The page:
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Emigration and human capital: who leaves, who comes back and what difference does it make?

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  • Aitor Lacuesta

    ()
    (Banco de España)

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    Abstract

    This paper studies the loss of human capital that emigration generates in the country of origin. To that end I estimate the human capital distribution of emigrants had they not migrated. Unlike previous studies, I take into account the selection of migrants in terms of unobserved characteristics that affect their productivity. Wages in Mexico of those migrants who come back home after being abroad for some time will be crucial to learn something about the selection of non-returning migrants in terms of unobserved productivity. To test whether returning migrants' wages contain any useful information, I follow two steps. First, I use the model of Borjas and Bratsberg (1986) to show that, regardless of the cause for coming back, the distribution of abilities of non-returning migrants is more similar to the distribution of temporary migrants than to that of non-migrants. Moreover, I test some implications of the model in the data. Second, I show that returning migrants' wages reflect their pre-emigration productivity and are not affected by possible human capital gains derived from the decision to emigrate. Taking into account all this evidence, I use returning migrants' wages in Mexico upon return to estimate the distribution of human capital of non-returning migrants had they not migrated. I show that emigrants come form the middle part of the distribution of human capital in the origin country. I find evidence that taking unobserved human capital factors into account is relevant for the dispersion of the estimated distribution as well as for each of its quantiles. Moreover, it does not greatly affect the aggregate mean of human capital.

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    File URL: http://www.bde.es/f/webbde/SES/Secciones/Publicaciones/PublicacionesSeriadas/DocumentosTrabajo/06/Fic/dt0620e.pdf
    File Function: First version, August 2006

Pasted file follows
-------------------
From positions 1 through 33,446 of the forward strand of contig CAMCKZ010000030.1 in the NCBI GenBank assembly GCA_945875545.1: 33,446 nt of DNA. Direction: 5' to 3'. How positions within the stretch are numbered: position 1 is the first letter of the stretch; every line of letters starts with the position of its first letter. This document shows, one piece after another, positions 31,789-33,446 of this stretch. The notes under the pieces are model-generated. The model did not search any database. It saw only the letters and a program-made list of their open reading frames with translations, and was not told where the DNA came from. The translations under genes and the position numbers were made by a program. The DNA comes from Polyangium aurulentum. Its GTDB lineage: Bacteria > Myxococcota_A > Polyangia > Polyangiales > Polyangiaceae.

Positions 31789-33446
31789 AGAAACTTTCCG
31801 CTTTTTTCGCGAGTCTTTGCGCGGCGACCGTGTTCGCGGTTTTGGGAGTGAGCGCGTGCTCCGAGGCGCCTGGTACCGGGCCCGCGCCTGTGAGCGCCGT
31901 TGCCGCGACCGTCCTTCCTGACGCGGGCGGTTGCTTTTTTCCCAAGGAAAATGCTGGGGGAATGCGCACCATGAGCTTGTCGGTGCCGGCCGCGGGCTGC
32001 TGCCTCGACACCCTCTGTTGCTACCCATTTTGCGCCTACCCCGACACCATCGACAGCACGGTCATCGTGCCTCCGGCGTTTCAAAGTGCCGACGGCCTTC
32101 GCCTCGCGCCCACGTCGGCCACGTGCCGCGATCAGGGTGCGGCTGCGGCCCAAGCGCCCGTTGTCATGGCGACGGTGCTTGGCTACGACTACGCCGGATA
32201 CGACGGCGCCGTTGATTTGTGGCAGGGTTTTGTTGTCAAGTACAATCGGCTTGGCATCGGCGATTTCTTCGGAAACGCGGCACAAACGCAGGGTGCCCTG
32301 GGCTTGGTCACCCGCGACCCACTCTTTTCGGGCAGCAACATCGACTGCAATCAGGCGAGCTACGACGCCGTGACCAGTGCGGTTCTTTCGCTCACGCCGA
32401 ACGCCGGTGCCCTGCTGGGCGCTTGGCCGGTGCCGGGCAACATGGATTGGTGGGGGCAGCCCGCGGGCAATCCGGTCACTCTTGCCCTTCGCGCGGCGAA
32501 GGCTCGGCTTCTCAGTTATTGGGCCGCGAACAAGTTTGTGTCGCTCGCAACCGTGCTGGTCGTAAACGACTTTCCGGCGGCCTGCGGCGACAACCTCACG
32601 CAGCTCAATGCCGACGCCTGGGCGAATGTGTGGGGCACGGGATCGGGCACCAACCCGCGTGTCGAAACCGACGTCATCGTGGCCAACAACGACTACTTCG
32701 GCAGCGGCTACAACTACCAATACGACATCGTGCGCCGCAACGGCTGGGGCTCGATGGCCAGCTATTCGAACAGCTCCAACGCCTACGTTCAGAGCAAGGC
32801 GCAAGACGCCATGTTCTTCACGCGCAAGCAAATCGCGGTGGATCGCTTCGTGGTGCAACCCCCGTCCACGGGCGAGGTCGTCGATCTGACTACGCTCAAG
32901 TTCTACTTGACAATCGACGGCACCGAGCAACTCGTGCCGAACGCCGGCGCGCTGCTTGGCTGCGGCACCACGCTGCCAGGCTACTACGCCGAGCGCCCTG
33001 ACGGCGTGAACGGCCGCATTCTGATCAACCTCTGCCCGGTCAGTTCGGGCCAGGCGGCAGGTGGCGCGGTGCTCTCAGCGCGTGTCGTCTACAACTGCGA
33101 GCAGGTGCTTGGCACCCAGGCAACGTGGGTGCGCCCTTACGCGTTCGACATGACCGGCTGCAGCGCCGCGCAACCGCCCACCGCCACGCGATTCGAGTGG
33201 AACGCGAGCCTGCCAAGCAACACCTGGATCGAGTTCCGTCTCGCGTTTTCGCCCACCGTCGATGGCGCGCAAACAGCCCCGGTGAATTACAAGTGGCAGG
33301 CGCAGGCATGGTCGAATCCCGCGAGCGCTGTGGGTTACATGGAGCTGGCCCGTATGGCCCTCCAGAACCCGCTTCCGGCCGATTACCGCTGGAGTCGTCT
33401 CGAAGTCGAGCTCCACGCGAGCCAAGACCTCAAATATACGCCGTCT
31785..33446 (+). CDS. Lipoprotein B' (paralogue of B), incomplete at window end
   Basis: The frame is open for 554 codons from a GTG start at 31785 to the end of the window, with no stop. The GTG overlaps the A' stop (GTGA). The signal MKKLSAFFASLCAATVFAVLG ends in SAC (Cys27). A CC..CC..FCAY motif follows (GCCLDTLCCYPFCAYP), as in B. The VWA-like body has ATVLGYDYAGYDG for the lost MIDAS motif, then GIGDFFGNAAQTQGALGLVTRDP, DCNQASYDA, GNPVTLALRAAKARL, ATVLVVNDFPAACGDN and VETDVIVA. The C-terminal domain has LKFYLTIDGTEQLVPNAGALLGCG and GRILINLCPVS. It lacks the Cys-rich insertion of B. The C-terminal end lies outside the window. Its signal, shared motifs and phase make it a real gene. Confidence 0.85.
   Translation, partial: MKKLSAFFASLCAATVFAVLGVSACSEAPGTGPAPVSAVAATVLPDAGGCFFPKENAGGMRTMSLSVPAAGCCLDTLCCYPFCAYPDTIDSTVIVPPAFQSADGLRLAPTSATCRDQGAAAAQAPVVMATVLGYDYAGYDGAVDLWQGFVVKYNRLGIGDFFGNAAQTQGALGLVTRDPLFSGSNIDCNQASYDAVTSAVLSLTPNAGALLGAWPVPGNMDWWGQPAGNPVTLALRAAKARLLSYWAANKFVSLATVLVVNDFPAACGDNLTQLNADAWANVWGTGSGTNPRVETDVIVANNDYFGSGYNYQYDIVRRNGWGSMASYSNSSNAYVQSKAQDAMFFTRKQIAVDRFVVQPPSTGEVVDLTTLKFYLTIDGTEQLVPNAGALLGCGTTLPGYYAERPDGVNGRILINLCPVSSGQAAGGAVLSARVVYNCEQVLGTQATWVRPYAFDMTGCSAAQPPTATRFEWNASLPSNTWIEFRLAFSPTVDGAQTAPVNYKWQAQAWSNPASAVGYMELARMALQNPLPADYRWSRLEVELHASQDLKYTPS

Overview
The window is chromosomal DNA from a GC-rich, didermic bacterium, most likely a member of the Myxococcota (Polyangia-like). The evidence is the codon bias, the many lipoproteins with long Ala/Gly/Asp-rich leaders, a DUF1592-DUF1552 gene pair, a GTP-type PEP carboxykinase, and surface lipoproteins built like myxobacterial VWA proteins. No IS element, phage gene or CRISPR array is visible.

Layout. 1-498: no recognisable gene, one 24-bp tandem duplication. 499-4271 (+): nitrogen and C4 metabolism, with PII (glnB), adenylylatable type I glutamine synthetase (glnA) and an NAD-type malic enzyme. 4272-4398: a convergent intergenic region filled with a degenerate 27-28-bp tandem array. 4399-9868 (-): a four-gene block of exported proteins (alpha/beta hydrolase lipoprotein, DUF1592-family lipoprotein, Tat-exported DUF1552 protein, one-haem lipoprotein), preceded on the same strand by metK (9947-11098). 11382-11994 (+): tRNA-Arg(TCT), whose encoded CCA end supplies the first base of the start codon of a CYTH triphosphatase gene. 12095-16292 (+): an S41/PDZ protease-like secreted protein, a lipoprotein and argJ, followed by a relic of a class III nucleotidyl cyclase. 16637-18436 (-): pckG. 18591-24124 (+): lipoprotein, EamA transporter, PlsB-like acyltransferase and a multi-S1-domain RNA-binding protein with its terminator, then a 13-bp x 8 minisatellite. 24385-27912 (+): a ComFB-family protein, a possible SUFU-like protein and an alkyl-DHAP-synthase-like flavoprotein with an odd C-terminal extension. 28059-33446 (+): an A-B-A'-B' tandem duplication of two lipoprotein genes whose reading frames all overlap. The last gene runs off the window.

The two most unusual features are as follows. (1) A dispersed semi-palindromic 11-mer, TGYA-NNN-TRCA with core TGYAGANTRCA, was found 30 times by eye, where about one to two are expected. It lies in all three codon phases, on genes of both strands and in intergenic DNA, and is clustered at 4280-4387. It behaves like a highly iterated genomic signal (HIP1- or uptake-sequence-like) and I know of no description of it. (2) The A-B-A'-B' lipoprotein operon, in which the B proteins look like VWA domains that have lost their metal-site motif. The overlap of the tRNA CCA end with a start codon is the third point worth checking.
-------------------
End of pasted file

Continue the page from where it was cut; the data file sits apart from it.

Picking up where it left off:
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    Bibliographic Info

    Paper provided by Banco de Espa�a in its series Banco de Espa�a Working Papers with number 0620.

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    Length: 43 pages
    Date of creation: Aug 2006
    Date of revision:
    Handle: RePEc:bde:wpaper:0620

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    Related research

    Keywords: emigration; human capital; productivity;

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    References

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    1. Fabiani, S. & Druant, M. & Hernando, I. & Kwapil, C. & Landau, B. & Loupias, C. & Martins, F. & Mathä, T. & Sabbatini, R. & Stahl, H. & Stockman, A., 2005. "The Pricing Behaviour of Firms in the Euro Area: New Survey Evidence," Working papers 135, Banque de France.
    2. Fung, K. C. & Garcia-Herrero, Alicia & Iizaka, Hitomi & Siu, Alan, 2005. "Hard or Soft? Institutional Reforms and Infrastructure Spending as Determinants of Foreign Direct Investment in China," Santa Cruz Department of Economics, Working Paper Series qt3w23p8c8, Department of Economics, UC Santa Cruz.
    3. Álvarez, L. & Dhyne, E. & Hoeberichts, M. & Kwapil, C. & Le Bihan, H. & Lünnemann, P. & Martins, F. & Sabbatini, R. & Stahl,H. & Vermeulen, P. & Vilmunen, J., 2005. "Sticky Prices in the Euro Area: A Summary of New Micro Evidence," Working papers 138, Banque de France.
    4. Arturo Galindo & Alejandro Izquierdo & José Manuel Montero, 2006. "Real Exchange Rates, Dollarization and Industrial Employment in Latin America ," IDB Publications 6837, Inter-American Development Bank.
    5. Fabiani, Silvia & Druant, Martine & Hernando, Ignacio & Kwapil, Claudia & Landau, Bettina & Loupias, Claire & Martins, Fernando & Matha, Thomas & Sabbatini, Roberto & Stahl, Harald & Stokman, Ad, 2006. "What Firms' Surveys Tell Us about Price-Setting Behavior in the Euro Area," MPRA Paper 808, University Library of Munich, Germany.
    6. Luis J. Álvarez & Ignacio Hernando, 2005. "The price setting behaviour of Spanish firms: evidence from survey data," Banco de Espa�a Working Papers 0537, Banco de Espa�a.
    7. Álvarez, Luis J. & Burriel, Pablo & Hernando, Ignacio, 2005. "Price setting behaviour in Spain: evidence from micro PPI data," Working Paper Series 0522, European Central Bank.
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    Cited by:
    1. Catia Batista, Aitor Lacuesta and Pedro C. Vicente, 2009. "Testing the 'Brain Gain' Hypothesis: MIcro Evidence from Cape Verde," The Institute for International Integration Studies Discussion Paper Series iiisdp282, IIIS.
    2. Batista, Catia & Lacuesta, Aitor & Vicente, Pedro C., 2007. "Brain Drain or Brain Gain? Micro Evidence from an African Success Story," IZA Discussion Papers 3035, Institute for the Study of Labor (IZA).

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